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Relative Effectiveness and Stability of Different Resistance Mechanisms to White Pine Blister Rust in Sugar Pine. Bohun B. Kinloch, Jr., Geneticist, Pacific Southwest Forest and Range Experiment Station, Forest Service, U. S. Department of Agriculture, P. O. Box 245, Berkeley, CA 94701; James W. Byler, plant pathologist, Region 1, Forest Service, U. S. Department of Agriculture, P. O. Box 7669, Missoula, MT 59807. Phytopathology 71:386-391. Accepted for publication 2 September 1980. This article is in the public domain and not copyrightable. It may be freely reprinted with customary crediting of the source. The American Phytopathological Society, 1981. DOI: 10.1094/Phyto-71-386.

In progeny and clonal tests, several heritable types of resistance to Cronartium ribicola were found in a selected population of sugar pine parents. Major gene resistance (MGR), controlled by a single dominant gene, was found in 16% of selected candidates and was highly effective. Although vulnerable to a virulent race that had been previously detected at low frequency in the rust population, MGR was highly stable for up to 14 yr. Sudden erosion of resistance was observed following 1 yr of unusually favorable conditions for inoculum production and infection. It was uncertain whether this represented only an ephemeral breakdown in resistance due to an unusually high inoculum density, or a change in frequency of the virulent race. Slow rusting, presumably under polygenic control, was indicated by differential infection rates of families from different parents. The degree of resistance exhibited for this trait was low, but relatively stable and amenable to considerable improvement in early breeding generations. Another kind of apparently quantitative resistance was expressed by large differences in infection among grafted clones. Since this variation contrasted greatly to the generally high levels of infection of seedling progenies derived from the same clones, the existence of ontogenetic factors of resistance was strongly suggested.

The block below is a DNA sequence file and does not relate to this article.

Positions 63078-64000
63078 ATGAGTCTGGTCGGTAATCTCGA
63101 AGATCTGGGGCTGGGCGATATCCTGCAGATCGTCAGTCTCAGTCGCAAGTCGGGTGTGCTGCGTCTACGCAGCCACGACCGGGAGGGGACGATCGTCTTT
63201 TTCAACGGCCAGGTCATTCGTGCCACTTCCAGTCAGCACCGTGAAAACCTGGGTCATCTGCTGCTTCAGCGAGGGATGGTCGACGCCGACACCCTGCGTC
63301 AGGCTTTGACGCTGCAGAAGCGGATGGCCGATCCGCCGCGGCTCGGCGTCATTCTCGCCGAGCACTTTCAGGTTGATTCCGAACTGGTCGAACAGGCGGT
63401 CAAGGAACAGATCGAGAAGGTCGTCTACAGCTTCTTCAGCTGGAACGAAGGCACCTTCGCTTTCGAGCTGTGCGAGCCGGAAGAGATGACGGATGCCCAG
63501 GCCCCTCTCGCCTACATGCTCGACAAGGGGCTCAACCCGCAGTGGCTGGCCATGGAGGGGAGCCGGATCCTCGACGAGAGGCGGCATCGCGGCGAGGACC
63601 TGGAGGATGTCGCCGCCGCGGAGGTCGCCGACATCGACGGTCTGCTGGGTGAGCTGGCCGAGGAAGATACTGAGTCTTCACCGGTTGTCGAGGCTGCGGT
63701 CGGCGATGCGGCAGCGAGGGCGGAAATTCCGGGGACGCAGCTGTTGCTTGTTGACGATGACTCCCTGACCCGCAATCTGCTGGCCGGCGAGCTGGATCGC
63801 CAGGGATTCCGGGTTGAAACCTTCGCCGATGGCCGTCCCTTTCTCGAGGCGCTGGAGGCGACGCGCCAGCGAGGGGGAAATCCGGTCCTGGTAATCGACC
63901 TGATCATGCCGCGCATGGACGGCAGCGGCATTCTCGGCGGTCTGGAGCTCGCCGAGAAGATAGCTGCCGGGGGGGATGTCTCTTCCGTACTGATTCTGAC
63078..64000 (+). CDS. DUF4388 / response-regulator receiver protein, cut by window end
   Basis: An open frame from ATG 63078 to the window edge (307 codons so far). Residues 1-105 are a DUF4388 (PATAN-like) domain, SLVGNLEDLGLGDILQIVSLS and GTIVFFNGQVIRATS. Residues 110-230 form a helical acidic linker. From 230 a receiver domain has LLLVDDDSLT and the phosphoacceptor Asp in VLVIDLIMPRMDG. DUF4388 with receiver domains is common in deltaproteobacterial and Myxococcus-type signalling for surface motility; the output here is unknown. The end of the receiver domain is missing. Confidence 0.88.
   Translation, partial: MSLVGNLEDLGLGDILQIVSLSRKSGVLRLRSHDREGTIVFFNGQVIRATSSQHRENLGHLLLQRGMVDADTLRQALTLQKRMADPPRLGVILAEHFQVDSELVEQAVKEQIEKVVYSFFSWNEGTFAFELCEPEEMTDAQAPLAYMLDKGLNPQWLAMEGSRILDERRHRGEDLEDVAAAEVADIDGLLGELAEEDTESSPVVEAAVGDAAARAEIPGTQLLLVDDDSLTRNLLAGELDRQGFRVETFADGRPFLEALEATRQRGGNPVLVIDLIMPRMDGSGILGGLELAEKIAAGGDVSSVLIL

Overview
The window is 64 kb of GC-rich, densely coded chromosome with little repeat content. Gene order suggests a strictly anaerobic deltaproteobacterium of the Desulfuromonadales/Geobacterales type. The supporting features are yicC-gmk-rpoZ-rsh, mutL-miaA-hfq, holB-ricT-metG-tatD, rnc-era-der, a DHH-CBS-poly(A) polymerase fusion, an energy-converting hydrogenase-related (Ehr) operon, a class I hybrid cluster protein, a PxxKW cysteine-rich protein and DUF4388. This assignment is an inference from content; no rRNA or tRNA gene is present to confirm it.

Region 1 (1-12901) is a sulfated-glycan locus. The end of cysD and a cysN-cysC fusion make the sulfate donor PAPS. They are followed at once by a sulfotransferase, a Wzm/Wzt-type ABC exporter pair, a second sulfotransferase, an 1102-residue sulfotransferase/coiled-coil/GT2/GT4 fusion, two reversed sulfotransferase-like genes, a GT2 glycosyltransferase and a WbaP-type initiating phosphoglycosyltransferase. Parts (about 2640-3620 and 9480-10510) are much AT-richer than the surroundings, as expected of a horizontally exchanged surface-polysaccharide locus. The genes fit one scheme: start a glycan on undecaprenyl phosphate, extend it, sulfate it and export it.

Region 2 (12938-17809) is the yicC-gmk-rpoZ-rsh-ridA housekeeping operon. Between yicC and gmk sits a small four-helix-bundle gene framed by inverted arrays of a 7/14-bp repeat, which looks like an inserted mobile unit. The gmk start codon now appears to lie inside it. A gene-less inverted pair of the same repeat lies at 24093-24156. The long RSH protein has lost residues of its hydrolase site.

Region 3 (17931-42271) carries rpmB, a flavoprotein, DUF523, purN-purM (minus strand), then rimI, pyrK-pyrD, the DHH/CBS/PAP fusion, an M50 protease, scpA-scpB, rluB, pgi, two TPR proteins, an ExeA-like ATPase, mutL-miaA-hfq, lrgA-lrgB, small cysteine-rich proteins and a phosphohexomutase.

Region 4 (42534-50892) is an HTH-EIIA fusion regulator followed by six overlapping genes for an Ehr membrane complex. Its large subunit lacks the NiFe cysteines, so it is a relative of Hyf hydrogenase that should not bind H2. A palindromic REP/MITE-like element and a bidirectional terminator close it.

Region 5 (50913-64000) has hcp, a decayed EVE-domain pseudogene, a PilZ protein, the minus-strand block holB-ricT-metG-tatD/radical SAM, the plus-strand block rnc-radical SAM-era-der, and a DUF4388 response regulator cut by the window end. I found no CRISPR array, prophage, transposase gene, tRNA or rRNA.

Additional keywords: Pinus lambertiana, hypersensitivity.